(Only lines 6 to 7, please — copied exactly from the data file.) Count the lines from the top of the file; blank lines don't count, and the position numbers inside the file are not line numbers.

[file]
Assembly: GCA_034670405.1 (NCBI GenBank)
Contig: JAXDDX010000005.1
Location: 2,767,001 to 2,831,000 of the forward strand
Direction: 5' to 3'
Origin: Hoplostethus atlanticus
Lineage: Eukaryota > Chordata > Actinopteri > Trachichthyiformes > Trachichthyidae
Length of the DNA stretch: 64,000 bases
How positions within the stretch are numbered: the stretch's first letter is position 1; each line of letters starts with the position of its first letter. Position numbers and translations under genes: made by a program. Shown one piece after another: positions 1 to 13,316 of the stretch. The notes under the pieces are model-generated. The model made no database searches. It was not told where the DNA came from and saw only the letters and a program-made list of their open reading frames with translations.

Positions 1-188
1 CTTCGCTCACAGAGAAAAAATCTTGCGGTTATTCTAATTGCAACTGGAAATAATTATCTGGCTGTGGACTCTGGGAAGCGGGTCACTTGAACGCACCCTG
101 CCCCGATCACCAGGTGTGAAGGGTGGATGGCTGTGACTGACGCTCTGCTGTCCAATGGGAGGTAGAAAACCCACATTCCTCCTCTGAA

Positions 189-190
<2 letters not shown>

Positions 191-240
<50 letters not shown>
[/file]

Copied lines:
Lineage: Eukaryota > Chordata > Actinopteri > Trachichthyiformes > Trachichthyidae
Length of the DNA stretch: 64,000 bases